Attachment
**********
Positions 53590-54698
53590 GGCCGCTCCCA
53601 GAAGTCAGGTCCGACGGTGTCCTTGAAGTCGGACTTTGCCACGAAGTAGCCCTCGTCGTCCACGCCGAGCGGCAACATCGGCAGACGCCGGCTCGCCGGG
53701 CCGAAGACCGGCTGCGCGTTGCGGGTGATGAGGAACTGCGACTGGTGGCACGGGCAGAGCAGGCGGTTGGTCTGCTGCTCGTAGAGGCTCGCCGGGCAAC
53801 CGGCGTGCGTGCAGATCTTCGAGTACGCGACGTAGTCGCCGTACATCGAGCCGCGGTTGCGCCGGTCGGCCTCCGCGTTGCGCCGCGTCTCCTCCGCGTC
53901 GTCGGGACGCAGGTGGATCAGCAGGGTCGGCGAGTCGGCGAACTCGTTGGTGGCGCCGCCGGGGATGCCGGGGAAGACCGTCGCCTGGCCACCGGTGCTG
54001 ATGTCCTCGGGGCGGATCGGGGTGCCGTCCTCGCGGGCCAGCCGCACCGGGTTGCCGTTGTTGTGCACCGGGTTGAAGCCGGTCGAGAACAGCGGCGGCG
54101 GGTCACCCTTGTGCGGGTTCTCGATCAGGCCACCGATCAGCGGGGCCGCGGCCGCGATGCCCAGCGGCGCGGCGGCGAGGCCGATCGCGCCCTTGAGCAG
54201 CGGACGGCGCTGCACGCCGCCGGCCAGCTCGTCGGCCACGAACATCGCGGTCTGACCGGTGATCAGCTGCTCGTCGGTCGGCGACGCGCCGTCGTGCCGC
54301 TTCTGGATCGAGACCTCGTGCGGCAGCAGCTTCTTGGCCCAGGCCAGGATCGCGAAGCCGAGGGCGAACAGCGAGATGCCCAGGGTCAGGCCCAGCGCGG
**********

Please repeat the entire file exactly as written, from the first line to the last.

Positions 53590-54698
53590 GGCCGCTCCCA
53601 GAAGTCAGGTCCGACGGTGTCCTTGAAGTCGGACTTTGCCACGAAGTAGCCCTCGTCGTCCACGCCGAGCGGCAACATCGGCAGACGCCGGCTCGCCGGG
53701 CCGAAGACCGGCTGCGCGTTGCGGGTGATGAGGAACTGCGACTGGTGGCACGGGCAGAGCAGGCGGTTGGTCTGCTGCTCGTAGAGGCTCGCCGGGCAAC
53801 CGGCGTGCGTGCAGATCTTCGAGTACGCGACGTAGTCGCCGTACATCGAGCCGCGGTTGCGCCGGTCGGCCTCCGCGTTGCGCCGCGTCTCCTCCGCGTC
53901 GTCGGGACGCAGGTGGATCAGCAGGGTCGGCGAGTCGGCGAACTCGTTGGTGGCGCCGCCGGGGATGCCGGGGAAGACCGTCGCCTGGCCACCGGTGCTG
54001 ATGTCCTCGGGGCGGATCGGGGTGCCGTCCTCGCGGGCCAGCCGCACCGGGTTGCCGTTGTTGTGCACCGGGTTGAAGCCGGTCGAGAACAGCGGCGGCG
54101 GGTCACCCTTGTGCGGGTTCTCGATCAGGCCACCGATCAGCGGGGCCGCGGCCGCGATGCCCAGCGGCGCGGCGGCGAGGCCGATCGCGCCCTTGAGCAG
54201 CGGACGGCGCTGCACGCCGCCGGCCAGCTCGTCGGCCACGAACATCGCGGTCTGACCGGTGATCAGCTGCTCGTCGGTCGGCGACGCGCCGTCGTGCCGC
54301 TTCTGGATCGAGACCTCGTGCGGCAGCAGCTTCTTGGCCCAGGCCAGGATCGCGAAGCCGAGGGCGAACAGCGAGATGCCCAGGGTCAGGCCCAGCGCGG